By Teresa M. Lundy
There are opportunities for minority and women business owners to provide goods and services to the City of Philadelphia, the Philadelphia School District, and the state of Pennsylvania.
But there’s one catch. Even if you win a request for proposal, you need the right types of insurance, at the appropriate levels required under the contract.
Without it, there is no way to close the deal and execute the contract.
In this article we’re going to discuss the types of insurance required to sign off on a contract from the City of Philadelphia for professional services.
The following information is from the general provision for General Consultant Services, for professional services contracts. Companies that provide consulting, or public relations services such as my firm, are required to obtain and maintain these insurances to work with the City of Philadelphia.
Workers Compensation and Employer’s Liability
Both types of insurance cover injury to employees while working. The City requires $100,000 per accident, with a $500,000 policy limit.
This covers property damage, medical expense, and other injury claims at your company. The City requires $1,000,000 in coverage for injury and property damage, as well as coverage for advertising injury, products and completed operations. It also requires $2,000,000 as the general aggregate coverage.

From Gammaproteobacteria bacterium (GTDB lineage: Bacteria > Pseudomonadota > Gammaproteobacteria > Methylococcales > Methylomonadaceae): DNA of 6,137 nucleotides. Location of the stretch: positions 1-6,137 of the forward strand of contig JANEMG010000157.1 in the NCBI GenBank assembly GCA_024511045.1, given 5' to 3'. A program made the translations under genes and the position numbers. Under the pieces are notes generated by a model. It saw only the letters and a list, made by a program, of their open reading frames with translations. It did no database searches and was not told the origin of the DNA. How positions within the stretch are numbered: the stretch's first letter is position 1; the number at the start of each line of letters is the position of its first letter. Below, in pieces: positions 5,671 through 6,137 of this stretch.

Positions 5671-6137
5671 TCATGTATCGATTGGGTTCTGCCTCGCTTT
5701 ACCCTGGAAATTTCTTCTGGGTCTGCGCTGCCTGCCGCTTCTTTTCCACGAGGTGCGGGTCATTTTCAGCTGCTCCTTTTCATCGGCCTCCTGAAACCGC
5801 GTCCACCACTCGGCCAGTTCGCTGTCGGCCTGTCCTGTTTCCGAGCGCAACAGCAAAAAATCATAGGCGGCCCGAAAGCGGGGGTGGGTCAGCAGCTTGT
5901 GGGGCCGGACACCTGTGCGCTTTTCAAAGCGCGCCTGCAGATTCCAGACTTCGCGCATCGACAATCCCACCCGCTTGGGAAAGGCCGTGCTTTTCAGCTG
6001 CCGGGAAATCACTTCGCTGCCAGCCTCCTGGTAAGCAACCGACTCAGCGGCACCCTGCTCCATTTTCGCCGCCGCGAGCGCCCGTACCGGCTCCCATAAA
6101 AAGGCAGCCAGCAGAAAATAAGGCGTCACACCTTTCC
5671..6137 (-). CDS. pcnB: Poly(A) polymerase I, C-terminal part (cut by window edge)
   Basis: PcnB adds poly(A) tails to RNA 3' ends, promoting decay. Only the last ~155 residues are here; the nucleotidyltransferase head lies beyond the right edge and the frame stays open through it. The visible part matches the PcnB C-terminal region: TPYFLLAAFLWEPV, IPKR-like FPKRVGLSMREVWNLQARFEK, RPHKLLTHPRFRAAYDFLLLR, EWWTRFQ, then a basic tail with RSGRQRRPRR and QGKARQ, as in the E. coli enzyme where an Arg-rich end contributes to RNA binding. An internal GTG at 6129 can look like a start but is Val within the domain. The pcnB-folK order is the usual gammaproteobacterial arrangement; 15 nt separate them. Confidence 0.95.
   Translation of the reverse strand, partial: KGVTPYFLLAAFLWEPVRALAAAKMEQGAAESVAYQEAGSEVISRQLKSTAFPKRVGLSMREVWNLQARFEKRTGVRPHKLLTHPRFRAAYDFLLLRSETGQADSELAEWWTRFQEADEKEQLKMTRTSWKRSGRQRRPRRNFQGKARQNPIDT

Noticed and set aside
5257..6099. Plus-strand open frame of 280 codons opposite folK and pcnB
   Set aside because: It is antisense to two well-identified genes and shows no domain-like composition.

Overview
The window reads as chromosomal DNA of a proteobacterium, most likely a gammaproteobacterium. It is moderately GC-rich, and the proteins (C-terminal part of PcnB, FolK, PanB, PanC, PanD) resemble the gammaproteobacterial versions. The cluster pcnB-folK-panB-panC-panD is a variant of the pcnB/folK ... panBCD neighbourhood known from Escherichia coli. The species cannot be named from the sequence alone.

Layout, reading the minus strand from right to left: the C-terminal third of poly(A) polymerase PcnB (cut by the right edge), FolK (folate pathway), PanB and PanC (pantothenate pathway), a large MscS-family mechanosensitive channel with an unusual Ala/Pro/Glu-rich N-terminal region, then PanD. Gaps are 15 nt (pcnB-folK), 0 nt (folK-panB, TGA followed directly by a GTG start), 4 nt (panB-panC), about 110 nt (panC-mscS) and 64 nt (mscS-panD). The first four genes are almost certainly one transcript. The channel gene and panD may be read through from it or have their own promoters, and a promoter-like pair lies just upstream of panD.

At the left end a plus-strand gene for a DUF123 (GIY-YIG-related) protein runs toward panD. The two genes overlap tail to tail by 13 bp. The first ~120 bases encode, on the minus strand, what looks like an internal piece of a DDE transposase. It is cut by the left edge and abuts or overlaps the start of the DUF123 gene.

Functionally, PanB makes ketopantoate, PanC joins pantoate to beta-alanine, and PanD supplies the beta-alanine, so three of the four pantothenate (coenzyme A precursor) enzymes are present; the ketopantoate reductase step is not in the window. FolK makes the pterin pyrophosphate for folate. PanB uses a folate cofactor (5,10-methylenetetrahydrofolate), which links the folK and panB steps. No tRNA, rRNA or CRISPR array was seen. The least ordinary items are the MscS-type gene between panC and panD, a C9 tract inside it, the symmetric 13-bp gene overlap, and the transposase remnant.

The City requires $1,000,000 in coverage for cars owned by the company, as well as rented and hired vehicles used by company staff while performing services.
This coverage is also known as errors and omission insurance (E&O) and helps protect companies from lawsuits claiming they made a mistake while providing professional services.
The City requires $1,000,000 per occurrence of coverage with a deductible not to exceed $50,000.
I would strongly encourage any entrepreneur looking to do business for the first time with government agencies, such as the City of Philadelphia, to pay close attention to the insurance requirements for any contract opportunity.
This will help you budget accordingly when considering what potential projects to take on. In addition, it will ensure that a last-minute cost of between $5,000-10,000 doesn’t come up at the last minute and prevent you from obtaining a contract.
It would be good to work with a business insurance broker to find reasonable rates and ensure you can get everything done in a timely fashion, as most business owners do.
I hope this helps as you seek out more business on your path to success.
Teresa M. Lundy is the principal and founder of TML Communications, a strategic public relations, crisis communications and community engagement firm serving corporations, nonprofit organizations, and government agencies.
Follow Teresa on Twitter @TeresaMLundy